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The Propeller Group Reimagines The Image Of Lenin In 'Lived, Lives, Will Live!'

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The Propeller Group, a trio of multimedia artists based in Ho Chi Minh City and Los Angeles, first caught our attention with their tongue-in-cheek video project, “Television Commercial For Communism (TVC)." Members Phunam, Matt Lucero and Tuan Andrew Nguyen crafted a fake ad campaign for a new Vietnamese Communist Party, hiring advertising behemoth TBWA to help rebrand our perception of the ideology in a short commercial meant to be aired during the Superbowl.

Now the kings of propaganda folly are continuing their humor-filled exploration of communism and its historical antonym, capitalism, in an exhibit titled "Lived, Lives, Will Live!" A play on the famous Leninist slogan, the show incorporates appropriated paintings, statues and other paraphernalia featuring the famous face of the manifesto-happy Vladimir Lenin.

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The Propeller Group, Lenin as Jay Gatsby in The Great Gatsby, 2013, oil and embroidery on canvas, 36.61 x 27.76 inches

"He's one the most monumentalized men in history and now, Vladimir Lenin, the first premier of the Soviet Union, will have an exhibition that revives his image with a 21st-century twist," TPG explained in a email exchange with The Huffington Post. "['Lived, Lives, Will Live!'] explores the relationship between historical heritage, politics and contemporary celebrity culture with a series of images that superimpose DiCaprio's hair on original paintings of Lenin that once hung in regional Communist Party headquarters across the Soviet Union."

Besides the paintings -- which have indeed been updated with the familiar hair stylings of DiCaprio characters like Jay Gatsby and "Revolutionary Road" husband Frank Wheeler, a nod to conspiracy theorists who think the actor is a long lost relative of the communist revolutionary -- the exhibition includes a gold-plated bust of Lenin that has been turned into a giant pendant. The bling-worthy jewelry represents an ambitious public disruption TPG hopes to accomplish in Volgograd, Russia. The three artists want to take the head of the first dismantled Lenin monument, dip it in gold, attach it to a Cuban-link chain, and hang the entire artwork on the largest remaining Lenin statute.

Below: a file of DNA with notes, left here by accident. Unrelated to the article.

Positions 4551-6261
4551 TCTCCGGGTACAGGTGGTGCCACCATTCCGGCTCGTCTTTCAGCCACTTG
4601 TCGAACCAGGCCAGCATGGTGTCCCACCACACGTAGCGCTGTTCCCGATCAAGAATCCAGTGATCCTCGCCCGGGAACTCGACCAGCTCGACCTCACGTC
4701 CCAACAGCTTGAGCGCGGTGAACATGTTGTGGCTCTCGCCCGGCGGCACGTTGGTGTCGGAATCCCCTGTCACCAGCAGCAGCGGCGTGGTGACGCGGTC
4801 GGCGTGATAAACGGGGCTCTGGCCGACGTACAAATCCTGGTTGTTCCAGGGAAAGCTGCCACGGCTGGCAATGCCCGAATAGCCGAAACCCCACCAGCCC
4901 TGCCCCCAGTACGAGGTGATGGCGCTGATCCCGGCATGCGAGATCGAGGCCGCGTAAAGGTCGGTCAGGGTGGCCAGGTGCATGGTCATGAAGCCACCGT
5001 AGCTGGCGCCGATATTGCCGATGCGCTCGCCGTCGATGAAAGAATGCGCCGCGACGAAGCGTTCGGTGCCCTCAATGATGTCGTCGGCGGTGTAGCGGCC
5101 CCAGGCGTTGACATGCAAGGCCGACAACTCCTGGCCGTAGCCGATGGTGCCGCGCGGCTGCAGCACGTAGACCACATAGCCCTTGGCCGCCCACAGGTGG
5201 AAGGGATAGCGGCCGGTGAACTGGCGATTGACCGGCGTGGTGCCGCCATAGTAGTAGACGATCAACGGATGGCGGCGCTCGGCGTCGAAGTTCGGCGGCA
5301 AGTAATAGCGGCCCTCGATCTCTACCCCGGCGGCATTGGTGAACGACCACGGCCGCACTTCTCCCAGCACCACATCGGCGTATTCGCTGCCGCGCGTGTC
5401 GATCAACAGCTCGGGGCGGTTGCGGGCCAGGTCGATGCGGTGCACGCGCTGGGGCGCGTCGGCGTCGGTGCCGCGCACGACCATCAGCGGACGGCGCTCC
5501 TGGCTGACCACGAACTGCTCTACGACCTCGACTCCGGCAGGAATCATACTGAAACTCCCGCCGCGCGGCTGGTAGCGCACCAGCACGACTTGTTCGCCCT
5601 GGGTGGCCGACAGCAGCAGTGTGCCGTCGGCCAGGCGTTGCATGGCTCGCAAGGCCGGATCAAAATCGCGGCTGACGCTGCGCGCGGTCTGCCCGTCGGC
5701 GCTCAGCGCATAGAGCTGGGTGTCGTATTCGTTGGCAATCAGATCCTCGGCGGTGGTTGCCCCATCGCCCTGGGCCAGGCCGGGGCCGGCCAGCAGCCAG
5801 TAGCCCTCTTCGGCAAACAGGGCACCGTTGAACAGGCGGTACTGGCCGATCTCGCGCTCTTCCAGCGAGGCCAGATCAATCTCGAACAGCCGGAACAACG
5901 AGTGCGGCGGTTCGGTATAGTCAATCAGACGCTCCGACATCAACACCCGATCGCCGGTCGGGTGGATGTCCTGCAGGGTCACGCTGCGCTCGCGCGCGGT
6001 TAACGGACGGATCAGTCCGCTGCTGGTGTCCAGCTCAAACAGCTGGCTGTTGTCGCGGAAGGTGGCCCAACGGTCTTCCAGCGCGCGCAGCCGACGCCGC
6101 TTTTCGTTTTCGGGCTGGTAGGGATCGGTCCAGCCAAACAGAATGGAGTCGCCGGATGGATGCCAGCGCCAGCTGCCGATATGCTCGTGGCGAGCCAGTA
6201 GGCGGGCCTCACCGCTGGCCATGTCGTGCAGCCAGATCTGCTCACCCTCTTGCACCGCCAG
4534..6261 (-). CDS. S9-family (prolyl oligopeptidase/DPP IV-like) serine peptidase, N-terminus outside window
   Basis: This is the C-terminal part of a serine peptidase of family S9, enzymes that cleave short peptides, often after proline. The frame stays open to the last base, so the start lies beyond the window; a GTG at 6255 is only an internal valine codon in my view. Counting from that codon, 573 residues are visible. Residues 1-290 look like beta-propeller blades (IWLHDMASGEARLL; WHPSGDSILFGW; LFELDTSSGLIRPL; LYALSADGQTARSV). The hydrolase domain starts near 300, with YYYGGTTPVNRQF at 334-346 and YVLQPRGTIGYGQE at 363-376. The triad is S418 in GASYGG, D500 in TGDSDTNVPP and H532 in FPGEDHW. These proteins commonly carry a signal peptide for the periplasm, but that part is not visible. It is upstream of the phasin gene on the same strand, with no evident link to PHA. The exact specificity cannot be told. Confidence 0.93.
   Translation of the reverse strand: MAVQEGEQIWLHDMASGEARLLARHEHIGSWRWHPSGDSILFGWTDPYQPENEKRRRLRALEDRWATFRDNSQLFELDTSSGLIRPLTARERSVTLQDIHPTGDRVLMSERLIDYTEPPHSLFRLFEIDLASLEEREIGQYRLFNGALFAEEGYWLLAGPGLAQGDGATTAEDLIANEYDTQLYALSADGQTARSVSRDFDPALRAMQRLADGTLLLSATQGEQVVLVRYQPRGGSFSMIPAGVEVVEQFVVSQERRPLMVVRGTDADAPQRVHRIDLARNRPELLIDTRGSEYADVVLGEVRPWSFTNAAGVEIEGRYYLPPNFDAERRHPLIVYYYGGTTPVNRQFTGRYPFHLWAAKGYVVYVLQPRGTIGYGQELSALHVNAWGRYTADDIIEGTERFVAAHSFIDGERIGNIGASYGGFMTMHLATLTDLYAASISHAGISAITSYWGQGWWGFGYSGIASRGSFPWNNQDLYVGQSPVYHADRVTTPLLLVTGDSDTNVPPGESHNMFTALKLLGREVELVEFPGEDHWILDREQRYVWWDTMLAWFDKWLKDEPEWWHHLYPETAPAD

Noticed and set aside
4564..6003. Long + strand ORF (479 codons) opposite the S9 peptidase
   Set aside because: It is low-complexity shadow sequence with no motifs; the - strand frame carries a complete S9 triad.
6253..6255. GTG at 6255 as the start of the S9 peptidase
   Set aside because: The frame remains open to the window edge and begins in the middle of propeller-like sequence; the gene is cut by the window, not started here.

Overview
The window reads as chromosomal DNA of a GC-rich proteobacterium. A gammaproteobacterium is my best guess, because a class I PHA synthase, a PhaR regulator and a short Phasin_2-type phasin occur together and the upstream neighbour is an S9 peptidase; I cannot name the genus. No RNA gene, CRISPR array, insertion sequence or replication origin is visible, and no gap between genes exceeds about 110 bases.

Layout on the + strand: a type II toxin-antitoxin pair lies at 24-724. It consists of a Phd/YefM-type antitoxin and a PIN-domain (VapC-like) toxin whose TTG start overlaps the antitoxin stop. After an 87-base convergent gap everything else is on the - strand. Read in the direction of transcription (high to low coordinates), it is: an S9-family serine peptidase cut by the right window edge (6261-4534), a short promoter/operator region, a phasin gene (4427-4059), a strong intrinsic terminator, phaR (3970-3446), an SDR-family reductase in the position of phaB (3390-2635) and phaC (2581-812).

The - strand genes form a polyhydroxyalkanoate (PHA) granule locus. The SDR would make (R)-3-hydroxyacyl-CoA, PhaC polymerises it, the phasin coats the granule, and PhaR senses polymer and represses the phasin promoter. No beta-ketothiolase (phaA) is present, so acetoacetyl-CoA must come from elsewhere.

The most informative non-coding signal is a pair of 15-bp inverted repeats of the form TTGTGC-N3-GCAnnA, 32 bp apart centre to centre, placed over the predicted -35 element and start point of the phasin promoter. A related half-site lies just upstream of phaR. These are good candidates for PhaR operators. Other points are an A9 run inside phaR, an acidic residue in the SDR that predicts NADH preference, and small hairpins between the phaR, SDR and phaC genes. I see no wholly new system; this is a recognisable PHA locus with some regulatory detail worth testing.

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The Propeller Group, Monumental Bling: Lenin East Berlin on Lenin Volgograd 2, 2013, archival pigment print

"The pendant plus the 18-carat gold chain is a nod to the bling associated with hip-hop culture but also royal jewels, war medals and other such regalia. Blurring the line between sculpture and jewelry, the necklace transforms a public monument into an easily reproducible commodity," TPG mused, before turning their attention to Jay Z's "Picasso Baby performance, another inspiration for their work.

"Hip hop and art have had a long history together. We don't see Jay Z's performance as an attempt at rebranding hip hop, hip hop is sort of reinventing itself all the time and is caught in a vicious state of 're-branding confusion.' This confusion led us to an idea, make Jay Z’s next music video. We wanted to turn that into an artwork and show it in the gallery as a limited edition The Propeller Group piece."

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The Propeller Group, Lenin Piece, 2013, 24k gold plated pendant with 18k gold chain, 9.375 x 5.75 x 15.24 inches

From DiCaprio to Jay Z, "Lived, Lives, Will Live!" is an explosion of cultural references, linking contemporary art and celebrity culture in one chaotic package. Not only does the group attempt to rebrand communism once again, it pokes fun at the dichotomies associated with it. Advertising and propaganda, public monuments and private commodities, deified leaders and self-aggrandizing celebrities battle it out in a potpourri collection of seemingly disconnected artworks.

"The relationship between art and celebrity culture functioning today is similar to the relationship that existed in the 1950s and '60s with the advent of television," TP explained. "Celebrity worship today is different because of added accessibility provided by transmedia, where more people across the world have the ability to participate in celebrity culture to the point of becoming one. This resurgence has created a sort of cult of the individual, and it is interesting to see how celebrities navigate this trend, in some cases by idolizing themselves."

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The Propeller Group, Lenin as Frank Wheeler in Revolutionary Road, 2013, oil and embroidery on canvas, 31.5 x 24.41 inches

TPG added these final remarks during our email interview, pointing a figure at yet another seemingly arbitrary, but perfectly appropriate reference:

"Andy Warhol once said, 'In the future everyone will be famous for fifteen minutes.' [Then] 'I'm bored with that line. I never use it anymore. My new line is: In fifteen minutes everybody will be famous.' Today, because of transmedia, Warhol’s line is probably more like: 1500 people become famous every second."

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The Propeller Group, Lenin as Jack Dawson in Titanic, 2013, oil and embroidery on canvas, 61.02 x 31.3 inches

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The Propeller Group, Monumental Bling: Lenin East Berlin on Lenin Volgograd 2, 2013, archival pigment print

The Propeller Group’s "Lived, Lives, Will Live!" is on view at Lombard Freid Projects in New York City until October 26, 2013.

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